The beef with veal juice reduction and Voatsipérifery pepper is moist and soft, exuding intense flavors of hazelnut and woodsy underbrush. Once very hard to find outside of the Indian Ocean’s islands, Madagascar’s Voatsipérifery pepper (Piper borbonense) is now found increasingly on menus as chefs all over the world are discovering its highly aromatic nature, which is characterized by especially woodsy, citrus and floral notes, complicated by a hint of pine cone. An only moderately hot pepper, its ideal destination are seafood dishes, desserts and even chocolate; with meat dishes, it is often used blended with other spices but on this night it was fine on its own, adding another dimension to my specific meat dish.
I ended my meal with a couple of desserts, the first of which highlighted a local specialty, cider (and hence, apples). The farm cider sorbet was refreshing but deep, with above average concentration and length, and really cleansed the palate well.
The sorbet: farm cider, Calvados cruchon, Normandy sablé cookie
The wine list at La Petite Auberge is neither long nor replete with hard to find bottles, so it could use some fine-tuning. There’s nothing wrong with it, but I just can’t help but think that the very fine food here would be better served by a greater wealth of choices. The list does offer however some very carefully chosen wines and though not long, it offers something for everybody, from cider to the great Loire wines of Baudry. I personally love Chablis, and often will have one to start off my meal instead of a bubbly. Domaine Hamelin is a little known Chablis producer located in Lignorelles that began life under the stewardship of founder Gustave (in 1840) in Beines, another hamlet close to Auxerre and Chablis. The estate makes Chablis from two Premier Crus (Beauroy and Vaulignot), but I find their classic Chablis to be extremely good value for money and so am always happy to find it on restaurant wine lists.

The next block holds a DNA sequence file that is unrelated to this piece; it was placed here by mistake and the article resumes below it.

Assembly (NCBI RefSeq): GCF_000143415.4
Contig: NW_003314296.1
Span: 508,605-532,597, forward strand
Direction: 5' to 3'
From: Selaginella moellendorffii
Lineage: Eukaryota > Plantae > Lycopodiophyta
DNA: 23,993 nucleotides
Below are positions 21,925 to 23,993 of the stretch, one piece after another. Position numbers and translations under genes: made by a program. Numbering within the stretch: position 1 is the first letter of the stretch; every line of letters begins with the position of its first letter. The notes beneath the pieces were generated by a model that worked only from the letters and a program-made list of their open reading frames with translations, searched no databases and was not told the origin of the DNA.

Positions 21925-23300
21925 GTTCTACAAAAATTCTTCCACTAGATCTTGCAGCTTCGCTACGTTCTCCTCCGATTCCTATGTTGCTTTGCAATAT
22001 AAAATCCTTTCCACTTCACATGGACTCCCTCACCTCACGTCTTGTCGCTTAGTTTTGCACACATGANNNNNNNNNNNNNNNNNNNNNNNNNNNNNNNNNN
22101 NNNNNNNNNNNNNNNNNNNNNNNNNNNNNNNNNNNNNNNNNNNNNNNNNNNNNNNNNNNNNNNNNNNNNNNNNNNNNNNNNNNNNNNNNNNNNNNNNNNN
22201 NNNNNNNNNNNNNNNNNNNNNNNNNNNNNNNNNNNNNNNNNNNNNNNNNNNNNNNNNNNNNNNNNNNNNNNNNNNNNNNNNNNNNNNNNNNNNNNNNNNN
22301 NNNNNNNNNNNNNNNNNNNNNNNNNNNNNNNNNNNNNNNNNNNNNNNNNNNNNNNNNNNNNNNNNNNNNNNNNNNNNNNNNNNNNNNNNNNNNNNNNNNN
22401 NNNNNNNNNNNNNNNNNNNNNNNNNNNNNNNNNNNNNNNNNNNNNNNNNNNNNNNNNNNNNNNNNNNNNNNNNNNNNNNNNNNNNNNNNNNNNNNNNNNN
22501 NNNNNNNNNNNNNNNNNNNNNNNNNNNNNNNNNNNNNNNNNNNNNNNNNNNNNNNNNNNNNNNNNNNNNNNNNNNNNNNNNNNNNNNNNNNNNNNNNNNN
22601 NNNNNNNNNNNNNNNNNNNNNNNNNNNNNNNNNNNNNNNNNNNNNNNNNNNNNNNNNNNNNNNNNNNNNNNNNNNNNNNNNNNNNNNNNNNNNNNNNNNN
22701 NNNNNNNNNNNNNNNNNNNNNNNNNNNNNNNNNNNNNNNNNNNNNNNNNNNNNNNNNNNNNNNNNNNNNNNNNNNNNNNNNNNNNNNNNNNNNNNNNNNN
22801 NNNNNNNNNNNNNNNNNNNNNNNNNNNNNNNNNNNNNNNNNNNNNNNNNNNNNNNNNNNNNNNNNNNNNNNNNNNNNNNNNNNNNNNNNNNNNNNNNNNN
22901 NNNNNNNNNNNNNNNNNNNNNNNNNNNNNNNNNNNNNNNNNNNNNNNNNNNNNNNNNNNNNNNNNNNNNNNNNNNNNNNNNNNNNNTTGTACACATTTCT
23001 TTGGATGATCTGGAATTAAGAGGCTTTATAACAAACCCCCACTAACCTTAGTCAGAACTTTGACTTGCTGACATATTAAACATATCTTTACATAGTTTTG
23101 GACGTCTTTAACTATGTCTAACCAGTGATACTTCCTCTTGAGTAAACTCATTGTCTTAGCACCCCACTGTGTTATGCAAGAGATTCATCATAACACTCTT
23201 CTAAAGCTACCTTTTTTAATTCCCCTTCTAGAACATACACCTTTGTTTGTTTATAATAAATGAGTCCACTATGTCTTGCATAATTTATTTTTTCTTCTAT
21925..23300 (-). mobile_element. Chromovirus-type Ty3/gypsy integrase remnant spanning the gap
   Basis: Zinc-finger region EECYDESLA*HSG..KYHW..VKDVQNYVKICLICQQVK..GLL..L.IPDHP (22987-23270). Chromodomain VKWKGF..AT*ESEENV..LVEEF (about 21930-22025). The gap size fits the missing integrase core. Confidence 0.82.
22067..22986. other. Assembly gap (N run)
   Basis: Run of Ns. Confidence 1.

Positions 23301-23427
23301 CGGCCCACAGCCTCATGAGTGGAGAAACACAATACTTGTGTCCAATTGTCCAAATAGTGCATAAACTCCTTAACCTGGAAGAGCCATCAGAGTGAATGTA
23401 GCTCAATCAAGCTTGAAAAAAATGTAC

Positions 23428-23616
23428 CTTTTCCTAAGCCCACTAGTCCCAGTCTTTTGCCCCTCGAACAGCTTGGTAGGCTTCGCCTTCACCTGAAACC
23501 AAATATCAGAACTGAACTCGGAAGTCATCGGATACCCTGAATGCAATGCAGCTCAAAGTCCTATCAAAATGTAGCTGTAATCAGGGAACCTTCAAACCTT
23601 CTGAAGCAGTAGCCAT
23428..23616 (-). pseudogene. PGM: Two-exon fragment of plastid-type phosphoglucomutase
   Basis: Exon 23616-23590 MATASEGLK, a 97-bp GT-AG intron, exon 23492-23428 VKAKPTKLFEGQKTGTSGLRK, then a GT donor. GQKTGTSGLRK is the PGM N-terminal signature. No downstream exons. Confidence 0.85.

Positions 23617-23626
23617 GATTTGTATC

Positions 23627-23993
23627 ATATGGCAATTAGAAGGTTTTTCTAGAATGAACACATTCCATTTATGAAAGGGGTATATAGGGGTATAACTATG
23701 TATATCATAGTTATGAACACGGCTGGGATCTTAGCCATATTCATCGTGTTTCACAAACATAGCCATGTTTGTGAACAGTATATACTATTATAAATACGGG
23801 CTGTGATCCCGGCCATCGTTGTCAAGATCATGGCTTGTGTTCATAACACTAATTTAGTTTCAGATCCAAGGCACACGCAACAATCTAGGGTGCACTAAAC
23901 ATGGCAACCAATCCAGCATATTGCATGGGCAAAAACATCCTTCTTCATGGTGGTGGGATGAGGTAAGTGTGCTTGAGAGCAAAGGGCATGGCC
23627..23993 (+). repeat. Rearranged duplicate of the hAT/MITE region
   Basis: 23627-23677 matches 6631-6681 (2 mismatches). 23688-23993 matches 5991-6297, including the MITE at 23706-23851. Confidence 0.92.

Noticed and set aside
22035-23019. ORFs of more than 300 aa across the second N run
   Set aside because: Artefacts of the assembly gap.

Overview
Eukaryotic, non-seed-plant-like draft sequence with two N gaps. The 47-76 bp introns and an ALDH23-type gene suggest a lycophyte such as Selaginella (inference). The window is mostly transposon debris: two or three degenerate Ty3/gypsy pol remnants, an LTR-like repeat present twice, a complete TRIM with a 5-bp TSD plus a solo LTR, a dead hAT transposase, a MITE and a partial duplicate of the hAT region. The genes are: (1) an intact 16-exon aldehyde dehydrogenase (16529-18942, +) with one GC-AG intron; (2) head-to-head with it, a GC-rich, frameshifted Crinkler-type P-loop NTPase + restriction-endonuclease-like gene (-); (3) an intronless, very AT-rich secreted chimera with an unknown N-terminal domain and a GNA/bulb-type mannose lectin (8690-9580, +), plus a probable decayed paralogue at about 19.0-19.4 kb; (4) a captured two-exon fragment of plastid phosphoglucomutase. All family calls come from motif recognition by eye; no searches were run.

The 2014 Domaine Hamelin Chablis is a textbook Chablis, easygoing and ready to drink, full of citrussy charm; it’s not exactly the last word in complexity or concentration, but makes for a wonderful aperitif. Four generations and counting at the Maurice Lapalus estate in the Pierreclos village at the heart of the Mâcon wine district have been fashioning simple, easy to drink whites and reds with plenty of early appeal that are always relatively good buys especially when compared to much more expensive offerings on wine lists.
The peach: on pastry shell, light lemon verbena cream and a peach jelly jam
The 2014 Maurice Lapalus et Fils Mâcon-Pierreclos Les Crus, made from roughly 35 year-old Gamay vines planted on granitic-sandy soils, is more floral than fruity, crisp but well-balanced, though perhaps a touch diluted in the middle. Though it proves a fine pairing with the beef, I think this specific wine’s real calling is pairing with white meats such as turkey, chicken and rabbit as it lacks the flesh to stand up to a thicker, richer, textured slab of beef. My final wine of the night is the 2007 Domaine Schlumberger Gewürztraminer Séléction de Grains Nobles that, though rich and unctuous, expresses a gentler style of SGN. The honeyed tropical fruit and sweet spice aromas and flavors are nicely persistent and keep me company on my short walk along the beach back to my hotel.